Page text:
Required Entry of Appearance:
Parties wishing to participate in this segment and be included on the public service list must file a letter of appearance. Section 351.103(d)(1) of Commerce's regulations states that “with the exception of a petitioner filing a petition in an investigation, to be included on the public service list for a particular segment, each interested party must file a letter of appearance.” The letter of appearance must be filed separately from any other document (with the exception of an application for APO access). Note, the letter of appearance must state how the party qualifies as an interested party (e.g., an exporter, producer, importer of the subject merchandise) and must include a point of contact, including address, telephone/fax number and email address.

All submissions to Commerce must be filed electronically using Enforcement and Compliance's Antidumping and Countervailing Duty Centralized Electronic Service System (ACCESS). An electronically-filed document must be received successfully in its entirety by the time, typically 5 p.m., and date when it is due. Documents excepted from the electronic submission requirements must be filed manually (i.e., in paper form) with Enforcement and Compliance's APO/Dockets Unit, Room 18022, U.S. Department of Commerce, 14th Street and Constitution Avenue NW., Washington, DC 20230, and stamped with the date and time of receipt by the applicable deadlines.

For your convenience, Commerce has the following resources available online to assist you in complying with these electronic filing procedures:

ACCESS: Help Link

ACCESS: External User Guide https://access.trade.gov/help/ACCESS%20User%20Guide.pdf

ACCESS: Handbook on Electronic Filing Procedures

Federal Register notice: Antidumping and Countervailing Duty Proceedings: Electronic Filing Procedures; Administrative Protective Order Procedures, 76 FR 39263 (July 6, 2011)

Enforcement and Compliance: Change of Electronic Filing System Name, 79 FR 69046 (November 20, 2014)

Enforcement and Compliance: General Filing Requirements http://enforcement.trade.gov/filing/index.html

Required Certifications:
Please note that the following certification requirements are in effect for company / government officials as well as their representatives. In all segments of antidumping duty or countervailing duty proceedings initiated on or after August 16, 2013, parties submitting factual information must use the formats for the certifications provided at the end of the Final Rule. See Certification of Factual Information to Import Administration During Antidumping and Countervailing Duty Proceedings, 78 FR 42678 (July 17, 2013) (Final Rule). See also the frequently asked questions regarding the Final Rule, available at http://enforcement.trade.gov/tlei/notices/factual_info_final_rule_FAQ_07172013.pdf.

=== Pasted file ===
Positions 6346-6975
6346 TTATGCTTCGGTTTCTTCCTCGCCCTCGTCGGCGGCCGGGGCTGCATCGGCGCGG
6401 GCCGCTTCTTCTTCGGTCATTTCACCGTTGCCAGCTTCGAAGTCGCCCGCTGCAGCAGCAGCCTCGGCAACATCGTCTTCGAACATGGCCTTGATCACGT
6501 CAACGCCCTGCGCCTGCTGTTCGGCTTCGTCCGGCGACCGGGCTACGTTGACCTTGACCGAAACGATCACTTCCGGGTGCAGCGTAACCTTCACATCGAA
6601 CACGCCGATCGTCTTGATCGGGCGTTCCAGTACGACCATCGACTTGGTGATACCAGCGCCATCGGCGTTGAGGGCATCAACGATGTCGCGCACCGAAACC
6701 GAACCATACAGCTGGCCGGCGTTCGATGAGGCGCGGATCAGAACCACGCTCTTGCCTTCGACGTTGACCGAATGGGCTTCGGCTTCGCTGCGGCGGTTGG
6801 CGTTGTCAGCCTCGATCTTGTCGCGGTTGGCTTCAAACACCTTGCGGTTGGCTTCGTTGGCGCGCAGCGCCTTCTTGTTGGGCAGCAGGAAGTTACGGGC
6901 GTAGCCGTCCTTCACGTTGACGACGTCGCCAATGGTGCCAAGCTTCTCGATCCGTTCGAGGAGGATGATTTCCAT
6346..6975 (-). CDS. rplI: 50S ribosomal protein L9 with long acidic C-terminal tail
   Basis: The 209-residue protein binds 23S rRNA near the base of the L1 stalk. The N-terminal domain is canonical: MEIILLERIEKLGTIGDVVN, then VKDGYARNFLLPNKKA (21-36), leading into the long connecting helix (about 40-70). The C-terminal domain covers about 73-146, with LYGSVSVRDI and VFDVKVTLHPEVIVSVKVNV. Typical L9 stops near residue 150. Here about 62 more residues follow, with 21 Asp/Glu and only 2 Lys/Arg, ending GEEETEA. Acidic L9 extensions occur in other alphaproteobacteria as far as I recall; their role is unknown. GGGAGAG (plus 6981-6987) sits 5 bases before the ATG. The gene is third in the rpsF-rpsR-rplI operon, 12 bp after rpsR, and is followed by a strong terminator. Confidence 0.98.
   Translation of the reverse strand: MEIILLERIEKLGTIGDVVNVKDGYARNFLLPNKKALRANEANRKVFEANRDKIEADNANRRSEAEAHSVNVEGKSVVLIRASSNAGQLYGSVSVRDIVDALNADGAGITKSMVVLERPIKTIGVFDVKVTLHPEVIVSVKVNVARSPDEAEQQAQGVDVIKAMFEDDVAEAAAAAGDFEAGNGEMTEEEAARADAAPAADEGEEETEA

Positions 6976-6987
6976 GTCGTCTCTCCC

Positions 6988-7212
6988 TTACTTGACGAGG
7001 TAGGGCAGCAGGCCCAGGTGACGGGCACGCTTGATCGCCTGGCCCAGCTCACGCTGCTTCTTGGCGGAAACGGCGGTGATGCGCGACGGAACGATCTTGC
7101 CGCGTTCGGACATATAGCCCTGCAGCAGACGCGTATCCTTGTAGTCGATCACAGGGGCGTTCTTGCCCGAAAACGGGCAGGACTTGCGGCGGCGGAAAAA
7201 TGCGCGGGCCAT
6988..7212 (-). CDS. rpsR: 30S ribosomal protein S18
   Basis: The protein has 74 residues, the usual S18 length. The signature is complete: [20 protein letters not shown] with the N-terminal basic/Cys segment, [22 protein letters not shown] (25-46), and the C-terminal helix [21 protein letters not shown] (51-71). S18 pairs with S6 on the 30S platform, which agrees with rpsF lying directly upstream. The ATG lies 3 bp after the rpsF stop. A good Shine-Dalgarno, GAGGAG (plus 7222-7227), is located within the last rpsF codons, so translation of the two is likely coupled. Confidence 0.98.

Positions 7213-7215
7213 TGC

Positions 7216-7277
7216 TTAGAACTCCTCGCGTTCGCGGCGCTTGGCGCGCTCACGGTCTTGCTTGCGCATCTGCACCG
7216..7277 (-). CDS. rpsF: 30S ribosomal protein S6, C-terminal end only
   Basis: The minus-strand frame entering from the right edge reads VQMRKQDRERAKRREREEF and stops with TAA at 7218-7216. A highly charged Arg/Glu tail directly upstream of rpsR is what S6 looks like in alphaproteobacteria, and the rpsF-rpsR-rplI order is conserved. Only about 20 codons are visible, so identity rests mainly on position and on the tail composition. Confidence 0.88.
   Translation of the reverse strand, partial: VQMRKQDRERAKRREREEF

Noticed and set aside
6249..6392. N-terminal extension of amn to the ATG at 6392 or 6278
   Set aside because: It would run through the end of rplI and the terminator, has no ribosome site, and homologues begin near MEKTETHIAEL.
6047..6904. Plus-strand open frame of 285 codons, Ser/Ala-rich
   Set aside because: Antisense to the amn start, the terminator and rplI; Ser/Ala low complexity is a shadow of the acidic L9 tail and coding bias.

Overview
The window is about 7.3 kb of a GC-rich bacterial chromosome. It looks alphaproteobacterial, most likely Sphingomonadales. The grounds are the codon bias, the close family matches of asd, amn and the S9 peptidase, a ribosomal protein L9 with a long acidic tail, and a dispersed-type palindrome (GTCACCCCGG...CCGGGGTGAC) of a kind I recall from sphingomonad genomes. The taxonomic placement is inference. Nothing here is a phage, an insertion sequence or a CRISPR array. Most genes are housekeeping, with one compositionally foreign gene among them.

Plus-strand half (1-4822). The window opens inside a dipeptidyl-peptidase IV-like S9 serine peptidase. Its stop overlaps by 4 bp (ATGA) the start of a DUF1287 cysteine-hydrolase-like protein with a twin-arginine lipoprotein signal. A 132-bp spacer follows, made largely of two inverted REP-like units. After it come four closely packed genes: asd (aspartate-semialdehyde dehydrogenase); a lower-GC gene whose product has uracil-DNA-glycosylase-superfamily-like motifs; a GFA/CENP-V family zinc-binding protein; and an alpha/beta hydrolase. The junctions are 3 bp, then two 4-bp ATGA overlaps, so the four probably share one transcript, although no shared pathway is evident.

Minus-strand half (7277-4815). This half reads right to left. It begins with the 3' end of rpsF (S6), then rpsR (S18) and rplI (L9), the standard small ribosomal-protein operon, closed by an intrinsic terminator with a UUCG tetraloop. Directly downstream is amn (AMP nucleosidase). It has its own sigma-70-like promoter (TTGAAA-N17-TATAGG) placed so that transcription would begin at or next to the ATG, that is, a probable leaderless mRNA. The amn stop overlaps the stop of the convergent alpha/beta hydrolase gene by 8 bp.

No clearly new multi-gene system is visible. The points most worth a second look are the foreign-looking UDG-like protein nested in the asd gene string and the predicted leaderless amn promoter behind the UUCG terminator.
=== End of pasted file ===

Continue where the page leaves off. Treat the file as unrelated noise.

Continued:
Understanding Critical Circumstances for Antidumping and Countervailing Duties
Critical circumstances is a provision in both the antidumping and countervailing
Duty (AD/CVD) laws that allows for the limited retroactive imposition of duties if certain conditions are met. Importers should be aware that entries of subject merchandise made after the initiation of an AD/CVD investigation may retroactively be subject to AD/CVD.

A finding of critical circumstances is an important tool for Commerce and the U.S. International Trade Commission (ITC) to offset possible import surges during the early period of an AD/CVD investigation. The petitioner in an AD/CVD investigation may allege critical circumstances during an investigation up to 21 days before the date of Commerce's final determination. If Commerce makes a determination that critical circumstances exist, it has the statutory authority to order the retroactive suspension of liquidation and posting of a cash deposit for entries made before the issuance of a Preliminary and/or Final AD/CVD determination.

Commerce's authority to suspend entries retroactively for AD/CVD is limited to those entries made on or after the later of: (1) 90 days before the effective date the suspension of liquidation was first ordered, or (2) the date on which the determination to initiate the investigation is published in the Federal Register. In either case, AD/CVD cash deposits are due on entries subject to critical circumstances determinations.

If, following a preliminary determination by Commerce that critical circumstances exist, both Commerce and the ITC reach a final affirmative determination of dumping or subsidization, but either agency makes a negative final determination of critical circumstances, Commerce will instruct U.S. Customs and Border Protection (CBP) to lift suspension from the entries made during the 90-day critical circumstances period and refund cash deposits made with respect to those entries. Interest is not payable on refunds of cash deposits at this stage in the AD/CVD case.

For Further Information Contact:
AD/CVD Operations, Enforcement and Compliance, U.S. Department of Commerce, 14th Street and Constitution Avenue, NW, Washington, DC 20230:

Kyle Clahane at (202) 482-5449 or Laurel LaCivita at (202) 482-4243 (Antidumping Duty Investigation from Turkey);
Keith Haynes at (202) 482-5139 (Antidumping Duty Investigation from India);
Kristen Johnson at (202) 482-4793 (Countervailing Duty Investigation from India); and
Stephanie Berger at (202) 482-2483 (Countervailing Duty Investigation from Turkey).

Determinations related to these proceedings, issued by Commerce and the ITC, will be published in the Federal Register. Parties may also view Commerce's public AD/CVD instructions to CBP in ACE and “ADD CVD Search” at https://aceservices.cbp.dhs.gov/adcvdweb.